However, foregone revenue to the federal government from tax benefits 
associated with transportation projects can potentially amount to 
millions of dollars.[Footnote 4] For example, as we reported in 2004, 
foregone tax revenue when the private-sector used tax-exempt bonds to 
finance three projects with private sector involvement--the Pocahontas 
Parkway, Southern Connector, and Las Vegas Monorail--were between $25 
million and $35 million.[Footnote 5] 

Highway Public-Private Partnerships Have Sought to Protect Public 
Interest in Many Ways, but Use of Public Interest Criteria Is Mixed in 
the United States: 

The public interest in highway public-private partnerships can and has 
been considered and protected in many ways. State and local officials 
in the U.S. projects we reviewed heavily relied on concession terms. 
Most often, these terms were focused on, among other things, ensuring 
performance of the asset, dealing with financial issues, and 
maintaining the public sector's accountability and flexibility. 
Included in the protections we found in agreements we reviewed were: 

* Operating and maintenance standards: These standards are put in place 
to ensure that the performance of the asset is upheld to high safety, 
maintenance, and operational standards and can be expanded when 
necessary. For example, based on documents we reviewed, the standards 
on the Indiana Toll Road require the concessionaire to maintain the 
road's condition, utility, and level of safety including a wide range 
of roadway issues, such as signage, use of safety features such as 
barrier walls, snow and ice removal, and the level of pavement 
smoothness that must be maintained. 

* Expansion trigger requirements: These triggers require that a 
concessionaire expand a facility once congestion reaches a certain 
level. Some agreements can be based on forecasts. For example, on the 
Indiana Toll Road, when service is forecasted to fall below certain 
levels within 7 years, the concessionaire must act to improve service, 
such as by adding additional capacity at its own cost. 

* Revenue-sharing mechanisms: These mechanisms require a concessionaire 
to share some level of revenues with the public sector. For example, on 
one Texas project, if the annual return on investment of the private 
concessionaire is at or below 11 percent, then the state could share in 
5 percent of all revenues. If it is over 15 percent, the state could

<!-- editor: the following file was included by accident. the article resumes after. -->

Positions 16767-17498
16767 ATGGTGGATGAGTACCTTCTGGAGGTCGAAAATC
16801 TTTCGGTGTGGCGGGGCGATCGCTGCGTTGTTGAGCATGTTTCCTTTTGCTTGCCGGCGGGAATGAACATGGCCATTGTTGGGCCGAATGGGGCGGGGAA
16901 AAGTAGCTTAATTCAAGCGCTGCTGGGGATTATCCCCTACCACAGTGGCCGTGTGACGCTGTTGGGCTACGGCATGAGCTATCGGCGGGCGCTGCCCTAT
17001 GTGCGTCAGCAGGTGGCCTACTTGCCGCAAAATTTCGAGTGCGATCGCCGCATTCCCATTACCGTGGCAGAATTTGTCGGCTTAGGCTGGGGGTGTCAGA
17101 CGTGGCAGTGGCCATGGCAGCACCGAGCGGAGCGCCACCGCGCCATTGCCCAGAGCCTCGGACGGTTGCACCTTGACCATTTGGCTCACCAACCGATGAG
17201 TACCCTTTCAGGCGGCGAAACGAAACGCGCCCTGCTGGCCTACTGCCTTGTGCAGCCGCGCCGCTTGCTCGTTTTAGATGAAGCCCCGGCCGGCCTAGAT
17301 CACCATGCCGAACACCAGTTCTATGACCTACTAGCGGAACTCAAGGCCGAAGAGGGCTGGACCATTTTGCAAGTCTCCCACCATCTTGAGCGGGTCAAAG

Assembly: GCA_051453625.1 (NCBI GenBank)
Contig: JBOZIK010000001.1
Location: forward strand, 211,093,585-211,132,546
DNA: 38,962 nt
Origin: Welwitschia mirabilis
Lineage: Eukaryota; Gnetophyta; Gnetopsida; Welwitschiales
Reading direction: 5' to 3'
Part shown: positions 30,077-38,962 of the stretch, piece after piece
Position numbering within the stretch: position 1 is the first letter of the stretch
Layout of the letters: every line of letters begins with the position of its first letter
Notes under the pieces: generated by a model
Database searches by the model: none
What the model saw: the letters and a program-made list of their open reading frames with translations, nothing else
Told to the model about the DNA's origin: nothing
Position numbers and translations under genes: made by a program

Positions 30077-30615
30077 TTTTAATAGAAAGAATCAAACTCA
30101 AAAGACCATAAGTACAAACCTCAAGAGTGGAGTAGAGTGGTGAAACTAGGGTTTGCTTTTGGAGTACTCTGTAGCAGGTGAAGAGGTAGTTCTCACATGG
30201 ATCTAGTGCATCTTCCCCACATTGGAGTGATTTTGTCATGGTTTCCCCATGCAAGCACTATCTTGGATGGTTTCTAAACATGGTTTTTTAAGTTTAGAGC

receive as much as 50 percent of the net revenues. 

While these protections are important, governments in other countries, 
including Australia and the United Kingdom, have developed systematic 
approaches to identifying and evaluating public interest before 
agreements are entered into, including the use of public interest 
criteria, as well as assessment tools, and require their use when 
considering private investments in public infrastructure. These tools 
include the use of qualitative public interest tests and criteria to 
consider when entering into public-private partnerships. For example, a 
state government in Australia uses a public interest test to determine 
how the public interest would be affected in eight specific areas, 
including whether the views and rights of affected communities have 
been heard and protected and whether the process is sufficiently 
transparent. These tools also include quantitative tests such as Value 
for Money and public sector comparators, which are used to evaluate if 
entering into a project as a public-private partnership is the best 
procurement option available. 

While similar tools have been used to some extent in the United States, 
their use has been more limited. For example, Oregon hired a consultant 
to develop public-sector comparators to compare the estimated costs of 
a proposed highway public-private partnership with a model of the 
public sector's undertaking the project. According to the Innovative 
Partnerships Project Director in the Oregon DOT, the results of this 
model were used to determine that the added costs of undertaking the 
project as a public-private partnership (given the need for a return on 
investment by the private investors) were not justifiable given the 
limited value of risk transfer in the project. While this study was 
conducted before the project was put out for official concession, it 
was prepared after substantial early development work was done by 
private partners. Neither Chicago nor Indiana had developed public 
interest tests or other tools prior to the leasing of the Chicago 
Skyway or the Indiana Toll Road. 

Using up-front public interest analysis tools can assist public 
agencies in determining the expected benefits and costs of a project 
and an appropriate means to undertake the project. Not using such tools 
may lead to certain aspects of protecting public interest being 
overlooked. For example, concerns by local and regional governments in